AimsThere is an important need for better biomarkers to predict left ventricular (LV) remodelling in dilated cardiomyopathy (DCM). We undertook a comprehensive assessment of cardiac structure and myocardial composition to determine predictors of remodelling.Methods and resultsProspective study of patients with recent‐onset DCM with cardiovascular magnetic resonance (CMR) assessment of ventricular structure and function, extracellular volume (T1 mapping), myocardial strain, myocardial scar (late gadolinium enhancement) and contractile reserve (dobutamine stress). Regression analyses were used to evaluate predictors of change in LV ejection fraction (LVEF) over 12 months. We evaluated 56 participants (34 DCM patients, median LVEF 43%; 22 controls). Absolute LV contractile reserve predicted change in LVEF (1% increase associated with 0.4% increase in LVEF at 12 months, P = 0.02). Baseline myocardial strain (P = 0.39 global longitudinal strain), interstitial myocardial fibrosis (P = 0.41), replacement myocardial fibrosis (P = 0.25), and right ventricular contractile reserve (P = 0.17) were not associated with LV reverse remodelling. There was a poor correlation between contractile reserve and either LV extracellular volume fraction (r = −0.22, P = 0.23) or baseline LVEF (r = 0.07, P = 0.62). Men were more likely to experience adverse LV remodelling (P = 0.01) but age (P = 0.88) and disease‐modifying heart failure medication (beta‐blocker, P = 0.28; angiotensin‐converting enzyme inhibitor, P = 0.92) did not predict follow‐up LVEF.ConclusionsSubstantial recovery of LV function occurs within 12 months in most patients with recent‐onset DCM. Women had the greatest improvement in LVEF. A low LV contractile reserve measured by dobutamine stress CMR appears to identify patients whose LVEF is less likely to recover.

Journal article

Pennell D, Delgado V, Knuuti J, Maurovich-Horvat P, Bax JJet al., 2020, The year in cardiology: imaging: The year in cardiology 2019, EUROPEAN HEART JOURNAL, Vol: 41, Pages: 739-+, ISSN: 0195-668X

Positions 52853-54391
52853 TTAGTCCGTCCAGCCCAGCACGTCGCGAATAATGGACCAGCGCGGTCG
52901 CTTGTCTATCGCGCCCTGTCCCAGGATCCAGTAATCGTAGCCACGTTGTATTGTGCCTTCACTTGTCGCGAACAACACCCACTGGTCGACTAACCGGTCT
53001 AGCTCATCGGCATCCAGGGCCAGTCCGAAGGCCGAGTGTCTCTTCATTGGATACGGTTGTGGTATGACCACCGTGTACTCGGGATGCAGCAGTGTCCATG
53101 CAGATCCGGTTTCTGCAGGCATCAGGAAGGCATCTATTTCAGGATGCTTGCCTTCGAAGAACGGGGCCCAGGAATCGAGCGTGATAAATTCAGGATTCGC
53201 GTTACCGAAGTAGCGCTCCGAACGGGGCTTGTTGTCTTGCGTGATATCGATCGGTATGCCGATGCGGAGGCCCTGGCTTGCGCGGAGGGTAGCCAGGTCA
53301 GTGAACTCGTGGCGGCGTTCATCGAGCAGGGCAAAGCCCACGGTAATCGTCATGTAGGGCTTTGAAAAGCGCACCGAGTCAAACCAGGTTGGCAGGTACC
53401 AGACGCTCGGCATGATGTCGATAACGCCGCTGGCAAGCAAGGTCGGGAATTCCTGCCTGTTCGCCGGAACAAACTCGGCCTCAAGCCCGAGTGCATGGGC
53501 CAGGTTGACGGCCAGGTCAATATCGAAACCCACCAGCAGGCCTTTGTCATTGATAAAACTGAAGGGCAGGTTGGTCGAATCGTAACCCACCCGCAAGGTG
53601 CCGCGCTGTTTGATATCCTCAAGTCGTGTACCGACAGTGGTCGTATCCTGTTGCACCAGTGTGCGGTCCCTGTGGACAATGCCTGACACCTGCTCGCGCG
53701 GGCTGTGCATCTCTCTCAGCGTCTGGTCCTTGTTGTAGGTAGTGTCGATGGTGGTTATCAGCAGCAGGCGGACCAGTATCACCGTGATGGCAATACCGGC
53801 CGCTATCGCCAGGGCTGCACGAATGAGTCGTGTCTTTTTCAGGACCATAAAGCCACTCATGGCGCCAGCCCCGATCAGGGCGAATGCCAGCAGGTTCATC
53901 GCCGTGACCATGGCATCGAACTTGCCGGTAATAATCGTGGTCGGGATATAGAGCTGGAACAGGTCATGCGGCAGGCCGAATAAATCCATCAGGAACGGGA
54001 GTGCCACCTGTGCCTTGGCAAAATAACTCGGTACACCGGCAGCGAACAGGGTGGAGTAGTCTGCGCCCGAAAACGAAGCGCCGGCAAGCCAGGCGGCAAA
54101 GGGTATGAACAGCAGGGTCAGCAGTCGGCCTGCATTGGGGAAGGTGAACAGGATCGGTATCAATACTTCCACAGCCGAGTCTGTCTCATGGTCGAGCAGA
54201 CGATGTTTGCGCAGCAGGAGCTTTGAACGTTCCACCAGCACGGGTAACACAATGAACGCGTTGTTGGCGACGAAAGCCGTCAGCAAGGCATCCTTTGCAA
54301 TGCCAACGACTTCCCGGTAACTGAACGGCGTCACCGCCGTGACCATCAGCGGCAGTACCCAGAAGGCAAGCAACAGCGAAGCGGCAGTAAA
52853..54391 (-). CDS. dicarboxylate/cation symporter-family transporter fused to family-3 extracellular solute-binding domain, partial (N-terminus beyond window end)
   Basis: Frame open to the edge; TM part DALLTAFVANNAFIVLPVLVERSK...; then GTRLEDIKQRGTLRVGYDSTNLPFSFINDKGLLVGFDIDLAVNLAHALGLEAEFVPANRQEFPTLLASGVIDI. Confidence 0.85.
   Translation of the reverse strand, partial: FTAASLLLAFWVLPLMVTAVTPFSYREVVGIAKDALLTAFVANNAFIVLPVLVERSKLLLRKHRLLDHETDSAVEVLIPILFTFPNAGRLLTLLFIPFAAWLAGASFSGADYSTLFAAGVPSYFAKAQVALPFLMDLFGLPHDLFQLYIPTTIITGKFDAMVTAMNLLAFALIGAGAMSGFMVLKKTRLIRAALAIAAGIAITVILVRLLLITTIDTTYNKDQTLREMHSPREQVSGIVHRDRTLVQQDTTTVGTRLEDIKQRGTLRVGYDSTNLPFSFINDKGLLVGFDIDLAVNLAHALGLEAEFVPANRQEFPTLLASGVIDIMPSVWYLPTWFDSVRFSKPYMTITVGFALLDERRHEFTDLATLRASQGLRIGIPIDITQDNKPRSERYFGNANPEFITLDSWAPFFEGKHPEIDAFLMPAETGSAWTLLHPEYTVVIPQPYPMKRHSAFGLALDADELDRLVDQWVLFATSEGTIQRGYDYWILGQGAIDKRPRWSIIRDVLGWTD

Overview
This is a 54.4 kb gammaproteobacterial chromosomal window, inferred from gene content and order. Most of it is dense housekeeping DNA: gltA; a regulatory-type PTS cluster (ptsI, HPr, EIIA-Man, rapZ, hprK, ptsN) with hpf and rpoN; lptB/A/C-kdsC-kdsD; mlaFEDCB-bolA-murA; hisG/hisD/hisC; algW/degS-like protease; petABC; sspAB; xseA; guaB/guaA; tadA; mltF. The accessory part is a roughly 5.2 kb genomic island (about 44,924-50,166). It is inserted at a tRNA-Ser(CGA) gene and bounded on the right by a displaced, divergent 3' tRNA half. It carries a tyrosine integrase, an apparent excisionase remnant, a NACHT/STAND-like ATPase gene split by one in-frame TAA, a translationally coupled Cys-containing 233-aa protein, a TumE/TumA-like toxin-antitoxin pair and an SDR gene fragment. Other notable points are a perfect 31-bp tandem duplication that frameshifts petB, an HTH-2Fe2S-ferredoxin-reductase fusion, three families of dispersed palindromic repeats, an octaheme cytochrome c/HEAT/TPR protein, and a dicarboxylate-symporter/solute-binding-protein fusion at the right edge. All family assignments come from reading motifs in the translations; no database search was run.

Journal article

Halliday BP, Pennell DJ, 2019, Cardiovascular Magnetic Resonance to Guide and Monitor the Myocardial Response to Treatment, CIRCULATION-CARDIOVASCULAR IMAGING, Vol: 12, ISSN: 1941-9651

Journal article

Khalique Z, Scott AD, Ferreira PF, Nielles-Vallespin S, Firmin DN, Pennell DJet al., 2019, Diffusion tensor cardiovascular magnetic resonance in hypertrophic cardiomyopathy: a comparison of motion-compensated spin echo and stimulated echo techniques, Magnetic Resonance Materials in Physics, Biology and Medicine, Vol: 33, Pages: 331-342, ISSN: 0968-5243

ObjectivesDiffusion tensor cardiovascular magnetic resonance (DT-CMR) interrogates myocardial microstructure. Two frequently used in vivo DT-CMR techniques are motion-compensated spin echo (M2-SE) and stimulated echo acquisition mode (STEAM). Whilst M2-SE is strain-insensitive and signal to noise ratio efficient, STEAM has a longer diffusion time and motion compensation is unnecessary. Here we compare STEAM and M2-SE DT-CMR in patients.Materials and methodsBiphasic DT-CMR using STEAM and M2-SE, late gadolinium imaging and pre/post gadolinium T1-mapping were performed in a mid-ventricular short-axis slice, in ten hypertrophic cardiomyopathy (HCM) patients at 3 T.ResultsAdequate quality data were obtained from all STEAM, but only 7/10 (systole) and 4/10 (diastole) M2-SE acquisitions. Compared with STEAM, M2-SE yielded higher systolic mean diffusivity (MD) (p = 0.02) and lower fractional anisotropy (FA) (p = 0.02, systole). Compared with segments with neither hypertrophy nor late gadolinium, segments with both had lower systolic FA using M2-SE (p = 0.02) and trend toward higher MD (p = 0.1). The negative correlation between FA and extracellular volume fraction was stronger with STEAM than M2-SE (r2 = 0.29, p < 0.001 STEAM vs. r2 = 0.10, p = 0.003 M2-SE).DiscussionIn HCM, only STEAM reliably assesses biphasic myocardial microstructure. Higher MD and lower FA from M2-SE reflect the shorter diffusion times. Further work will relate DT-CMR parameters and microstructural changes in disease.

Journal article

Hammersley D, Halliday B, Gulati A, Ismail TF, Ali A, Hsu L-Y, Jones R, Tayal U, Lota A, Wage R, Gatehouse P, Firmin D, Auger D, Owen R, Pennell DJ, Arai AE, Prasad SKet al., 2019, Impaired myocardial perfusion reserve is associated with adverse cardiovascular events in patients with dilated cardiomyopathy, Scientific Sessions of the American-Heart-Association, Publisher: American Heart Association, ISSN: 0009-7322

Conference paper

Lota AS, Halliday B, Tayal U, Salmi S, Shakur R, Hammersley D, Jones R, Daubeney P, Ware JS, Cleland JG, Cook SA, Pennell DJ, Prasad SKet al., 2019, Epidemiological Trends and Outcomes of Acute Myocarditis in the National Health Service of England, Scientific Sessions of the American-Heart-Association, Publisher: LIPPINCOTT WILLIAMS & WILKINS, ISSN: 0009-7322

Conference paper

Tayal U, Verdonschot J, Hazebroek M, Newsome S, Adriaans B, Bekkers S, Gulati A, Pua CJ, Halliday B, Lota AS, Whiffin N, Kanapeckaite L, Baruah R, Jarman J, Barton PJ, Ware JS, Pennell DJ, Donovan J, Frenneaux M, Cleland J, Cook S, Heymans S, Deo RC, Prasad SKet al., 2019, The Application of Machine Learning Tools in an Extensively Phenotyped Cohort of Patients With Dilated Cardiomyopathy Provides Novel Insights Into Disease Pathobiology and Prognosis, Scientific Sessions of the American-Heart-Association, Publisher: LIPPINCOTT WILLIAMS & WILKINS, ISSN: 0009-7322

Conference paper